‘While there is a good deal of media coverage and general awareness about how the crisis is impacting homeowners, tenants remain a lesser known though equally impacted group. It is estimated that renters live in 22% of properties foreclosed in California last year, and calls from tenants whose homes are in foreclosure as well as tenant rights and service organizations, have increased significantly as foreclosure rates have shot through the roof. Tenants who live in foreclosed properties are being illegally evicted and displaced from their homes. In many cases these are tenants who have diligently paid their rents and had no idea that their landlords were facing foreclosure.
As the banks and financial institutions foreclose on these properties, one common tactic for getting tenants out is for the new owners to refuse to pay the utility bills on the units. This causes the water to be shut off and tenants to be faced with an unlivable housing situation. Many tenants faced with this situation have had to move out under duress as most there is no more important, basic consumer need than water. As you well know, water termination makes homes uninhabitable and threatens the health and safety of its residents.’
CFC has seen first hand the tragic toll the mortgage crisis has taken on Californians across the state and shudder to think of the added humiliation felt when ones water is shut off simply because they unknowingly leased an apartment from a landlord that fell into foreclosure.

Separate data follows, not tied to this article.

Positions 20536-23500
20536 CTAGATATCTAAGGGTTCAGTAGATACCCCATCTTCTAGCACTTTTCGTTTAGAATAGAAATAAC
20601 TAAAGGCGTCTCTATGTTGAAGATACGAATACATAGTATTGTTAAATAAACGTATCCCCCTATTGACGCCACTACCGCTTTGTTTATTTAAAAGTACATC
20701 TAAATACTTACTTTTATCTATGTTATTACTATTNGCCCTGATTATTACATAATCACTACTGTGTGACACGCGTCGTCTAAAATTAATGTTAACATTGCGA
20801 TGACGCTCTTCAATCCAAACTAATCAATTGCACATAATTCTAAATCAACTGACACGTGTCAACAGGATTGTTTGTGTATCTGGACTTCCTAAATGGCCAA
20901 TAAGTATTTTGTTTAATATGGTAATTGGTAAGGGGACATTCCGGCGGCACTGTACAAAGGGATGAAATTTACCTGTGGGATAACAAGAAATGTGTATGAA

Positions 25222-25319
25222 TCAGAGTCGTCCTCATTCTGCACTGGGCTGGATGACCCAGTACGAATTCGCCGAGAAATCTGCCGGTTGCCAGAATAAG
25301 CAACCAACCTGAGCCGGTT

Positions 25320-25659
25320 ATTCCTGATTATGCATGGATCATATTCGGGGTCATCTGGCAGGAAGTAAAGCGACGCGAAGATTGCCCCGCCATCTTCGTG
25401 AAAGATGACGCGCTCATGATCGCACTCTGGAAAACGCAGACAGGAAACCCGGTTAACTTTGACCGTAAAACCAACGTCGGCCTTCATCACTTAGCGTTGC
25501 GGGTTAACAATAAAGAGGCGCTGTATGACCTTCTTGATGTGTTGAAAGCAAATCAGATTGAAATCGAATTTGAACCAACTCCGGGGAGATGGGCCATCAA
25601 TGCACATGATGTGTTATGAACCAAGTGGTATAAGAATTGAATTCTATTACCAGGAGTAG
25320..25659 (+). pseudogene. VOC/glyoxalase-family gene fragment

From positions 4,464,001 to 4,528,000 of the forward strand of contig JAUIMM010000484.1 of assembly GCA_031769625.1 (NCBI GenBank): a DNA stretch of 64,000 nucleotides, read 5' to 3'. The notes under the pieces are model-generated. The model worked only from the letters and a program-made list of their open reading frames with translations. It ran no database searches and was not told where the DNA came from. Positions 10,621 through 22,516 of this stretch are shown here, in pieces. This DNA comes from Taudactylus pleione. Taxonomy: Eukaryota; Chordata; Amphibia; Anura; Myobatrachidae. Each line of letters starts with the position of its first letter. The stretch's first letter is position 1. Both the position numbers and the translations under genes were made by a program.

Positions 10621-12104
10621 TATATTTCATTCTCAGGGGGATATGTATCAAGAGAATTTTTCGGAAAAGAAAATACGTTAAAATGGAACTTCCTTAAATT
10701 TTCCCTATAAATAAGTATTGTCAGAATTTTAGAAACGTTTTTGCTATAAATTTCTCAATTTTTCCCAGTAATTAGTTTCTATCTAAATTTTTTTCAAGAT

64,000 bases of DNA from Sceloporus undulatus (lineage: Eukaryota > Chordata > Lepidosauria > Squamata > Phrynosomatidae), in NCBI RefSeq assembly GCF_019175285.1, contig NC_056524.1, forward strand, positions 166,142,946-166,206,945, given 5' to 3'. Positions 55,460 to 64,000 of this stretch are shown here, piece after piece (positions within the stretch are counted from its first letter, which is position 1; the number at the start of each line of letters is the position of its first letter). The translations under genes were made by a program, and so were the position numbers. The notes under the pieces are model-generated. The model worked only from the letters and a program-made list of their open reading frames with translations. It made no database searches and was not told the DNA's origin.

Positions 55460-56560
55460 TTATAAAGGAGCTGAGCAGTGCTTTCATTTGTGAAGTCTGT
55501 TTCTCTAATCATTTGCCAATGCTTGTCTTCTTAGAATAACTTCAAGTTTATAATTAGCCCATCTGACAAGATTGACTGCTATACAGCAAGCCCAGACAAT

A February article in the Oakland Tribune described the human face of the problem:
‘With five kids at home, including an infant, Kimberly Isaac-Ray knows her family cannot go without water. But once her landlord went into foreclosure and a bank took over ownership of the duplex in which she lives, a loss of utilities was one of the things Isaac-Ray had to deal with. Luckily she convinced the East Bay Municipal Utility District to turn her water back on after one day.’
‘Just Cause Oakland’ Leads Effort to Keep Water On, Protect Tenant Rights
Over the past year, Just Cause Oakland, joined by CFC and dozens of consumer, economic justice, local elected officials and housing organizations, spearheaded the effort to protect tenants and hold landlords accountable. Earlier in the year, the coalition convinced EBMUD to order a moratorium on water terminations on tenants in foreclosed properties in which the landlord signed a contract to pay the water bill. But, the agency still lacked the authority to collect the money owed by the owners of the property.
AB 1333 ‘ Protecting Tenants, Enforcing Accountability
In response, Assemblywoman Loni Hancock authored AB 1333, which would require legal owners of foreclosed properties statewide to pay for utility services where the tenants pay the owner for utilities in the rent and grant utility districts like EBMUD lien authority (something that most utility companies already have) to collect what was owed from the individuals and banks that stopped paying utilities.
AB 1333 passed the Senate by a vote of 22 to 15 and the Assembly by a margin of 48 to 29. CFC urges the Governor to stand up to those that are knowingly endangering the health and safety of California families in order to avoid taking responsibility for their own poor business decisions by signing this bill.